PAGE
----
Unique advancements and innovation helping to
improve health outcomes for women

As a breast cancer surgeon I very much see my role as one of helping women to overcome breast cancer so they can go on to lead healthy and fulfilling lives.   But importantly, I also see my role as one of helping to find ways to improve detection, enhance treatment outcomes and reduce the overall impact of both the disease and treatment on people’s quality of life.

I have dedicated much time to networking and connecting with colleagues across the globe, seeking out revolutionary practices that are being trialed overseas and exploring new methodology that is delivering positive results in other areas of medicine.

Without innovation and the advancement of new techniques, we can’t hope to change outcomes for people. 

Green dye offers reduced risk of allergic reaction

This is one of the reasons why I have implemented the use of a new technique involving infrared and green dye (indocyanine green) to improve our ability to detect the presence of cancer in the lymph nodes.  This is a departure from the blue dye that has been used by the medical profession for many years, which carries a risk of allergic reaction.

I discovered this approach being used in other sectors of medicine as part of my research and in undertaking further investigation felt that it would be ideal for the detection of breast cancer in the lymph nodes.

Infrared, sometimes called infrared light, is electromagnetic radiation with wavelengths longer than those of visible light and invisible to the human eye.  Infrared radiation is emitted or absorbed by molecules when they change their rotational-vibrational movements.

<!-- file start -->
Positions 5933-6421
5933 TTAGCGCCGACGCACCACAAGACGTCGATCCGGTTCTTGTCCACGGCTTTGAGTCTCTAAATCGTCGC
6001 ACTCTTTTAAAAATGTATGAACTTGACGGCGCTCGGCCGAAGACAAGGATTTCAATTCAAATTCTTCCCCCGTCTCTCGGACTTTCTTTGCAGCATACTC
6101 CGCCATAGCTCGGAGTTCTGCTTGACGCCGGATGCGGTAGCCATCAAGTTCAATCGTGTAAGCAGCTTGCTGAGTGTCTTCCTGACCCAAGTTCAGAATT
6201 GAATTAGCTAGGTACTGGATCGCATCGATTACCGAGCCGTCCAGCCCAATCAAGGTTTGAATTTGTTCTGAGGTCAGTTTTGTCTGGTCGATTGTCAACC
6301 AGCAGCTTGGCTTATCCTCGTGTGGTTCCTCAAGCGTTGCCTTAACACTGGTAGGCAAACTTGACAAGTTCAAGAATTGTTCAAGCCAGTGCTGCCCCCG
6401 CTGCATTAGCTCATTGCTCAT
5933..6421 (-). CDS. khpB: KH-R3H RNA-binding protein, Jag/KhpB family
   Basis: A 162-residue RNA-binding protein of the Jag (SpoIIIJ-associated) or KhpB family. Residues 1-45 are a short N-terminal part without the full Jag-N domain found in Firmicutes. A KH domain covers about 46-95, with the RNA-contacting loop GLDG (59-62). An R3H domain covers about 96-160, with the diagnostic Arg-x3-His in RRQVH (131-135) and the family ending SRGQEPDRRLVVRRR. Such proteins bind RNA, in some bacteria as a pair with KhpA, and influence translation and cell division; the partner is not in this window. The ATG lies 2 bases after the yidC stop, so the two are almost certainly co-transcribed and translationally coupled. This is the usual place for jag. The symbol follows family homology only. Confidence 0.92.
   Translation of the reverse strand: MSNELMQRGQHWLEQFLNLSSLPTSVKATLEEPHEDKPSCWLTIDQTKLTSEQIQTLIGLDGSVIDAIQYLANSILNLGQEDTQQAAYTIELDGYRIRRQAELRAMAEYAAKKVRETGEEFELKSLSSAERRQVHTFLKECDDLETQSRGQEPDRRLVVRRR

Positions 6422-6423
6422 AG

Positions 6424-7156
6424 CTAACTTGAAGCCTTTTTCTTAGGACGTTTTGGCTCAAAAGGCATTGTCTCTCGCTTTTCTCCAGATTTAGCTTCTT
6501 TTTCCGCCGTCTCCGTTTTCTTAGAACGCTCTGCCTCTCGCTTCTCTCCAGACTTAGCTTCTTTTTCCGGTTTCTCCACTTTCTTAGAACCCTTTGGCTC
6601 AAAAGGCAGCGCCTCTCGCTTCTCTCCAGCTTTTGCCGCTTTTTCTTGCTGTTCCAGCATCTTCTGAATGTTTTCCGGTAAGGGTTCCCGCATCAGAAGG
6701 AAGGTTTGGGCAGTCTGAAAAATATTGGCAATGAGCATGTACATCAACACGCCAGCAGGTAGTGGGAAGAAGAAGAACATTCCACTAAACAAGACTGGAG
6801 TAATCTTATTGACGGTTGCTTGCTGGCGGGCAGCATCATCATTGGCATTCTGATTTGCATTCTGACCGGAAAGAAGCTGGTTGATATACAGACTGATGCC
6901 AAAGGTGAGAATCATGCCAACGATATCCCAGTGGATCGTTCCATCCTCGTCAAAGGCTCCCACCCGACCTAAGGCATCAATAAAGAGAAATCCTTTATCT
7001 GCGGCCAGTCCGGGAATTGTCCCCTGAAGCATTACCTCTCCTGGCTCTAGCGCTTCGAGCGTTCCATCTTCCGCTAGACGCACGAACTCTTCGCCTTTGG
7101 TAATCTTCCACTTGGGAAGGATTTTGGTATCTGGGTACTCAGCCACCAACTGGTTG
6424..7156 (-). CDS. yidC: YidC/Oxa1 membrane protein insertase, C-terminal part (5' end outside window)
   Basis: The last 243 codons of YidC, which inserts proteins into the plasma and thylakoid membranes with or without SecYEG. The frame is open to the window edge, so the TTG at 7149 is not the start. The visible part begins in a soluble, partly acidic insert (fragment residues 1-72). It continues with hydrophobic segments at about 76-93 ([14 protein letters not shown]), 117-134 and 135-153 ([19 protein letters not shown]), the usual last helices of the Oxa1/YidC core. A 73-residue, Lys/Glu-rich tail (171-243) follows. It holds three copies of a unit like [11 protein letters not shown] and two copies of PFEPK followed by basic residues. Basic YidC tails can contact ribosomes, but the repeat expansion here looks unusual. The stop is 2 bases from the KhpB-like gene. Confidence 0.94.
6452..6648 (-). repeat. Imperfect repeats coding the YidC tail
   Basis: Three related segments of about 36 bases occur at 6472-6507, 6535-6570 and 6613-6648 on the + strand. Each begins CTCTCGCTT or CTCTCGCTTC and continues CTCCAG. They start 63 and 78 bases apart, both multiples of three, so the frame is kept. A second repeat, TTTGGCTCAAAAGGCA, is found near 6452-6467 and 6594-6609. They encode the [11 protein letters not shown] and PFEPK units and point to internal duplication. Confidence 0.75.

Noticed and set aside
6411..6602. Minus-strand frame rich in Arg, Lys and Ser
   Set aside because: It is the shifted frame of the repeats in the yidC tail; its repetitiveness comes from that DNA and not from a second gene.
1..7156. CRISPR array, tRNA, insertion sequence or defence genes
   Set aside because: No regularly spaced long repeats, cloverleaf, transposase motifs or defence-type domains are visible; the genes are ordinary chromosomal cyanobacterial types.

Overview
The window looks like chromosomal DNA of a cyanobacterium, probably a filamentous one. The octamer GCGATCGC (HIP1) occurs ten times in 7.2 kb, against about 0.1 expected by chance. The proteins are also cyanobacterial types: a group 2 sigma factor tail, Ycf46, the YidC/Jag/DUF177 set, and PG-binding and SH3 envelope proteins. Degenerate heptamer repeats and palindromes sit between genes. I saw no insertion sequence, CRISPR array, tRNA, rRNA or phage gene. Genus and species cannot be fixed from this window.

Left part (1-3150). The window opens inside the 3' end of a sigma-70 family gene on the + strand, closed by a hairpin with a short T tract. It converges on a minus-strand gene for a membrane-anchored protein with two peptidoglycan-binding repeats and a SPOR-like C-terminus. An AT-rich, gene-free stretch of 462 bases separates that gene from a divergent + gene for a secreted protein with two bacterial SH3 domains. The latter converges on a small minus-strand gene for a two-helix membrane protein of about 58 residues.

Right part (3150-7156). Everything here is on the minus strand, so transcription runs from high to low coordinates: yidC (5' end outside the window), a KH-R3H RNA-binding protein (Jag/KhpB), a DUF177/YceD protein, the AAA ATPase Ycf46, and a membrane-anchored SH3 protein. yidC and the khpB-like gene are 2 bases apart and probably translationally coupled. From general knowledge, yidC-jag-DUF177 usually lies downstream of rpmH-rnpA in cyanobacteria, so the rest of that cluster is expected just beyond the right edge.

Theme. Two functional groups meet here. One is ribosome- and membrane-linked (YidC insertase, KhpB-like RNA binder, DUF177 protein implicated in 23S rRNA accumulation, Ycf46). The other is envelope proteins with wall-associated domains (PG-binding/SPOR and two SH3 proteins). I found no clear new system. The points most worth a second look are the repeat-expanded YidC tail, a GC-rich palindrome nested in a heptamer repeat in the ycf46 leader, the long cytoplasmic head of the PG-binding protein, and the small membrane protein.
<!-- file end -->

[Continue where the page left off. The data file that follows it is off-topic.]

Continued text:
Sentinel nodes are the first few lymph nodes into which a tumor drains.  A sentinel node biopsy involves injecting a tracer material, usually blue dye, that helps to locate the sentinel nodes during surgery. The sentinel nodes are removed and examined and if they are free of cancer, then it is unlikely to have spread and removing additional lymph nodes is unnecessary.

The procedure is usually done under general anaesthestic and it involves making a small incision in the area over the lymph nodes.  The blue dye is injected and a gamma detector is then used to determine where the dye has accumulated.  Blue dye stains the sentinel nodes bright blue making it easier to identify them.

Better outcomes for my patients

The problem with blue dye is that one in a thousand women are allergic to the dye and can have a severe reaction to it.  At times this can be life threatening.  It is not a pleasant issue to experience and it is something that we could manage better.

We are seeing a much lower rate of allergic reaction to the green dye. In fact, the number is one in 10,000.

Using the green dye and the hand held infrared wand, we are able to detect the sentinel nodes with the same level of ease as the blue dye, but without the increased risks associated.

My hope is that through my work and demonstrated positive outcomes with green dye, that we may be able to see the adoption of the new technique across Australia and overseas.

You can find a lot of helpful information on my website about my work, activities and what to expect if you are referred to a breast cancer surgeon: https://www.drsanjaywarrier.com.au/helpful-links